It's important to know the facts of a situation. That's why I'm a fan of transparent, regular communication. When communication is sparse there's potential that the facts that matter get lost and then all kinds of conjecture and possible untruths arise.
A long time ago there was a child in my class that I thought might be stealing money and trinkets from other children. I had no proof. Then about $80 in book money went missing from my desk. Immediately I wondered if it was this child. I consulted a colleague who gave me wise advice which was unless you see someone doing something wrong, never make an accusation. I followed her advice and let it go. Then at the end of the year when I was cleaning out my desk, I found the $80. behind a heavy bottom drawer. I was so happy that I never accused the child. I notified families and returned the money.
This is a good lesson and story that I often share with children as they want to accuse each other when things go wrong. It's a good lesson for adults too. Thankfully we have agencies and individuals in charge of finding the facts, promoting the law, and investigating the truth. It's important to reach out to these people if needed, and it's also important to ask questions and support one another as we use the facts to forward our good work and effort.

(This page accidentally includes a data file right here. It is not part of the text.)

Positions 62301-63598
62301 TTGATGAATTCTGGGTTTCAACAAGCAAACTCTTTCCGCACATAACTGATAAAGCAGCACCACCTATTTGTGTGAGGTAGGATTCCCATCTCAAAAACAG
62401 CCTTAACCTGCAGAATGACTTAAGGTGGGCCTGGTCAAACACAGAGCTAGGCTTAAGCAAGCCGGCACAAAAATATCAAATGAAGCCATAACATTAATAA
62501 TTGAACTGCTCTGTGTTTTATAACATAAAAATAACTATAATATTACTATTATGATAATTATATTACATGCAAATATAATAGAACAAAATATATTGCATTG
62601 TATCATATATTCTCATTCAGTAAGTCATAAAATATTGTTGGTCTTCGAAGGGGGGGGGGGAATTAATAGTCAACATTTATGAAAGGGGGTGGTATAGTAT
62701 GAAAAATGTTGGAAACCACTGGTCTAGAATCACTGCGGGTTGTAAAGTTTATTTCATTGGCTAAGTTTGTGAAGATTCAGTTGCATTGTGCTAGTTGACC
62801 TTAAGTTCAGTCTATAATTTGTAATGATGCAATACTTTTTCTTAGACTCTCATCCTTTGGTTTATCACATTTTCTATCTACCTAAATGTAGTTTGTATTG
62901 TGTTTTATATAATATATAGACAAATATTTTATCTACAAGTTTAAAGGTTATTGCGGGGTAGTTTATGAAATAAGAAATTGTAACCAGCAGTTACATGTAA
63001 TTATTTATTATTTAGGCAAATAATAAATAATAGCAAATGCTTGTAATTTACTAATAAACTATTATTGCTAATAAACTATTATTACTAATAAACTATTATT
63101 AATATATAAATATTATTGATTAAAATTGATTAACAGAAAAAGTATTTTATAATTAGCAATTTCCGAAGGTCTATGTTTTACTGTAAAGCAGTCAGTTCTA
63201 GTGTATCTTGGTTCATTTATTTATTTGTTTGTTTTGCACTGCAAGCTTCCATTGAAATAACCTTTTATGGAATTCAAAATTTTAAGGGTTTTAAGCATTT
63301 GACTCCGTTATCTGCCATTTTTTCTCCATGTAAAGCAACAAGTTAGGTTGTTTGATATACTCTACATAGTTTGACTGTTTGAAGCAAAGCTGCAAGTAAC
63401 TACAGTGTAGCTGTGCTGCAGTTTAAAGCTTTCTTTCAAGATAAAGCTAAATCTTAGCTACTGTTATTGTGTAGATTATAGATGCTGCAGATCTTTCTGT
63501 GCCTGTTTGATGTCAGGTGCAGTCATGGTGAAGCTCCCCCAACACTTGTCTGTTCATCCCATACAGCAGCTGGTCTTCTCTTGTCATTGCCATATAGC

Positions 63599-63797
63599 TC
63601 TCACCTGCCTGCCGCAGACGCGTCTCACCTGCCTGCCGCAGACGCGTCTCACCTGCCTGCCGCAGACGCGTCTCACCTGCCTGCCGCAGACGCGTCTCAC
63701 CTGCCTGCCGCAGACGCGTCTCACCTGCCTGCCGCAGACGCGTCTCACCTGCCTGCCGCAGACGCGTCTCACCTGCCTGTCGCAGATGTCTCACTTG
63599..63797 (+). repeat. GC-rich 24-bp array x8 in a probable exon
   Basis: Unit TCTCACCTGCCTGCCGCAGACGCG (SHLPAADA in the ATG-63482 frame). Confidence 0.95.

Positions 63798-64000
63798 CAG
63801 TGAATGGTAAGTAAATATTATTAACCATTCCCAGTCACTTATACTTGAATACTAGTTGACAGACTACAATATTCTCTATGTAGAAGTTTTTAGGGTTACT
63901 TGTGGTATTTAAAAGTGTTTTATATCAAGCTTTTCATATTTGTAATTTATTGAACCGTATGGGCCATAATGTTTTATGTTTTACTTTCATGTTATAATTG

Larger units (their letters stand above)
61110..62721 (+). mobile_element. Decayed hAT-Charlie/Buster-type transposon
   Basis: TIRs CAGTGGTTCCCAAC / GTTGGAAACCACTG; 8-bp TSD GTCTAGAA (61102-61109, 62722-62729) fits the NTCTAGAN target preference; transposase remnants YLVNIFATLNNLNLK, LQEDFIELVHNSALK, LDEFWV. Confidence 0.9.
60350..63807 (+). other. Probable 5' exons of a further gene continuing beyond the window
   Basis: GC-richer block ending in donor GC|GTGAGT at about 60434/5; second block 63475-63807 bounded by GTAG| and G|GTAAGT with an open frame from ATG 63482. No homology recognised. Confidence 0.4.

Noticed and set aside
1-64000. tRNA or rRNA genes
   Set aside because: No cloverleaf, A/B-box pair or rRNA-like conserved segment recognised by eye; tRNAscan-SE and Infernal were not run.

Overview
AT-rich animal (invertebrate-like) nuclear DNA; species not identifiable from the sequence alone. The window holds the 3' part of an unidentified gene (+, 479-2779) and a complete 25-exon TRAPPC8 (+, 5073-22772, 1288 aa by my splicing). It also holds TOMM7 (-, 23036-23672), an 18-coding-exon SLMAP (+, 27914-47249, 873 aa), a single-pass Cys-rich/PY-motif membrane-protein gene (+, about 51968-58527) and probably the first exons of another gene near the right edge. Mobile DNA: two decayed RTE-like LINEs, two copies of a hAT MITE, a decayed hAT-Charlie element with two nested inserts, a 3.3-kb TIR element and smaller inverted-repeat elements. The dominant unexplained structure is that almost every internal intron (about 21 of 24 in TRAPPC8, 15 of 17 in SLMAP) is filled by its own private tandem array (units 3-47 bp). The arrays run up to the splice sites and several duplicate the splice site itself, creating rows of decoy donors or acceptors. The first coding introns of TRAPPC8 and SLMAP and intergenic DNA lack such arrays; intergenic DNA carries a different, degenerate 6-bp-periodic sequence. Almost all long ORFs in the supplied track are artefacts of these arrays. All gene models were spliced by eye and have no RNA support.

Further, I continue to notice that so many times when people err, others are there to help out, but they don't. So often in the news, the bad news could have been prevented if others stepped in, spoke up, got help, and stopped the perpetrator of the misdemeanor, crime, violence, or dangerous act. We need to be there for each other to help each other to do the right thing and promote positive activity and effort. This is important when it comes to the facts and efforts that move us forward with strength, good will, and positive activity.